Given we are closing in on the “thankful season,” I uttered my appreciation out loud this week for the particular benefit of working in a garden. When in need of a stretch, or untangling a thought, all I need do is walk out the office door. I wander among the lushness of the plantings, look at the colored leaves, wink at the sun’s rays through the firs, and the world looks level again.
In my most recent sortie around the Dunn, I noticed piles of dirt sitting atop the grass, a sure signal we have moles as neighbors. They have been much in evidence this year, particularly on the Great Lawn. Zsolt, our groundsman, tells me the critters have appreciated the efficient irrigation system he set up on said lawn. “We have softened up the area for them and eased their digging.” He appeared more relaxed than I could have been in his shoes about the issue.
I wondered, with admittedly a prejudicial air, what life would be like for a mole. Not so bad I had to admit if you were built, as they are, for a subterranean life: cylindrical bodies, velvet fur, inconspicuous ears and eyes, and powerful forelimbs with paws adapted for digging. (The extra thumb helps!) Moles can also tolerate low oxygen levels and have an ability to paralyze their main food supply, worms, with a toxin in their saliva. They can move faster than the proverbial speeding bullet when they smell a worm close by. (Who knew!)
The language around moles amused me. In Middle English, the creatures were known as “moldwarp,” an expression that evolved in Early Modern English to “mouldywarp.” The latter loosely translates to “one who throws soil.” That they do. Both sexes. Males are boars, the females are sows and the collective noun for a mole is a “labor.” That they do. As noted we have seen the fruits of their working all year.
Perhaps I gave moles more than their due after my recent walk because our trust manager, Carolyn, showed me an article in The Wall Street Journal about feuding in the UK among three different organizations that deal with mole control. The stakes are high. The representative of the ascendant organization can claim to be the heir to a long tradition, give the after-dinner mole talks, appear on TV and train aspiring mole catchers.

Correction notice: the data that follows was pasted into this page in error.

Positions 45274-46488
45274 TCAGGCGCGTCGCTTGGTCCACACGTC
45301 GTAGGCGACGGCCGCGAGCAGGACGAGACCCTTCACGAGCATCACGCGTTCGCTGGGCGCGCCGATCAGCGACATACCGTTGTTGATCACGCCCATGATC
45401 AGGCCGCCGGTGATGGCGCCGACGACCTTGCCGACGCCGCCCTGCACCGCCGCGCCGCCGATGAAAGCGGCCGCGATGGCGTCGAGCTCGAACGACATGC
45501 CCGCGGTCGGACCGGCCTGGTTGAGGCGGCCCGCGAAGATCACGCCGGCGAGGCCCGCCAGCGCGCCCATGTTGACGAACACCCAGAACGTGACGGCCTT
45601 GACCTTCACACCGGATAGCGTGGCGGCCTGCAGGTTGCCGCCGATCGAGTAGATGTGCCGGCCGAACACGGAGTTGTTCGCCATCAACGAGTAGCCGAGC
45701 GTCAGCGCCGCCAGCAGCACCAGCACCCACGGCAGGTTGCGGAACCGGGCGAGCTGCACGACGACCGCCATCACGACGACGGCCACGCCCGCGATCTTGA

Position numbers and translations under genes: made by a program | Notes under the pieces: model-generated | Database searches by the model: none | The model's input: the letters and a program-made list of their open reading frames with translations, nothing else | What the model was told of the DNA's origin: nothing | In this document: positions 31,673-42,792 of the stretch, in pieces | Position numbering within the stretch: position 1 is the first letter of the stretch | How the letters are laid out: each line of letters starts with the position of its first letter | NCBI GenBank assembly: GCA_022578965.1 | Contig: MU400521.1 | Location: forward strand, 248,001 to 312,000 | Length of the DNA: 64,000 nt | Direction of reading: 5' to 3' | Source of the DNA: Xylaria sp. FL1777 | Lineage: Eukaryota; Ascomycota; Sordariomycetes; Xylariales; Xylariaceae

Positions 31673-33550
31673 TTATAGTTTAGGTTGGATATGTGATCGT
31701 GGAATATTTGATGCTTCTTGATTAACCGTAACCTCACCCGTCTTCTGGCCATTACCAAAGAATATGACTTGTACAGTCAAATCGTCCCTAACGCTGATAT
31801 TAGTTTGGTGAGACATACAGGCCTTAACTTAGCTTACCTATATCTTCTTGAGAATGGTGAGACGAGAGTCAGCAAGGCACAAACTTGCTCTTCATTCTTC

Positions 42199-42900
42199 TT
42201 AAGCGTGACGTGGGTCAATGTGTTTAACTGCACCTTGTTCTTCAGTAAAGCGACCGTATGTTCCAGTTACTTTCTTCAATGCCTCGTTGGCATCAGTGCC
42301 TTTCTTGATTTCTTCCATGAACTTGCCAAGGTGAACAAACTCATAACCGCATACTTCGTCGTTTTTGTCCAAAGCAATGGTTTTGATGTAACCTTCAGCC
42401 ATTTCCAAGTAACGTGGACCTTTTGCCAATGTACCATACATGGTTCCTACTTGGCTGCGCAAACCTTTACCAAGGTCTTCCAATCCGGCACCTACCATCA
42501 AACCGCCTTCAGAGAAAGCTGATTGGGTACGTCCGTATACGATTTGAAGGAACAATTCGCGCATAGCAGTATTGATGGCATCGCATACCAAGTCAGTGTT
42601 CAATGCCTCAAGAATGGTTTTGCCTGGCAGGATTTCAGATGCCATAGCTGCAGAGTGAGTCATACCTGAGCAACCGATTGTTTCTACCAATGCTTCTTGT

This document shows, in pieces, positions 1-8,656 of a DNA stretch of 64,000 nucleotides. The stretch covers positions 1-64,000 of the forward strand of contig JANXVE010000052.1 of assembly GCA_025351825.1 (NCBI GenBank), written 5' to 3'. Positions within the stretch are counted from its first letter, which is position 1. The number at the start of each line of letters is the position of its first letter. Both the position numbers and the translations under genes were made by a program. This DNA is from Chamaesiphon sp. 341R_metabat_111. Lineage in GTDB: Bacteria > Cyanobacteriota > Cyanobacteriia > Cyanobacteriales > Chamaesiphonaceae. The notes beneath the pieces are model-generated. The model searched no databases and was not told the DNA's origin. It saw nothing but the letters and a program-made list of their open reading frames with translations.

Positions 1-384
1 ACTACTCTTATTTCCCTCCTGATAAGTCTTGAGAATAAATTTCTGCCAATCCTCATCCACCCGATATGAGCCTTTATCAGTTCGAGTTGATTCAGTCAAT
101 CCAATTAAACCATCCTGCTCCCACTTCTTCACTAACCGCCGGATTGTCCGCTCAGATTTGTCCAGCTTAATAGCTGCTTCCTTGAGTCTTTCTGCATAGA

The article probably wasn’t meant to be funny, but Carolyn and I chortled over it as an example of the eccentricities of the English. We did wonder if the UK mole catchers were not making “a mountain out of a mole hill.”
Mountain or not, the fact is, one of the organizations in the UK dedicated to managing moles has a name with a whiff of the centuries: the Guild of Traditional Mole Catchers. The need to have such a group over time means that moles are a sturdy bunch, resistant to being eliminated. For that we owe the creatures some respect. Perhaps, I wondered, could we also be a little thankful for their habits. They do not eat vegetation, but do eat insects, pose no threat to humans and aerate the lawn. Until May, when the pups will be ready to tunnel, we are thankful for those attributes. When they rip up the lawns once more we may have to revisit our benign view.
In the meantime it is time for us to enjoy the annual thankful season. At the Dunn Gardens we are most thankful for the support and goodwill we have received over the year. It certainly adds to our thankful season.
Happy Turkey Day from our house to yours.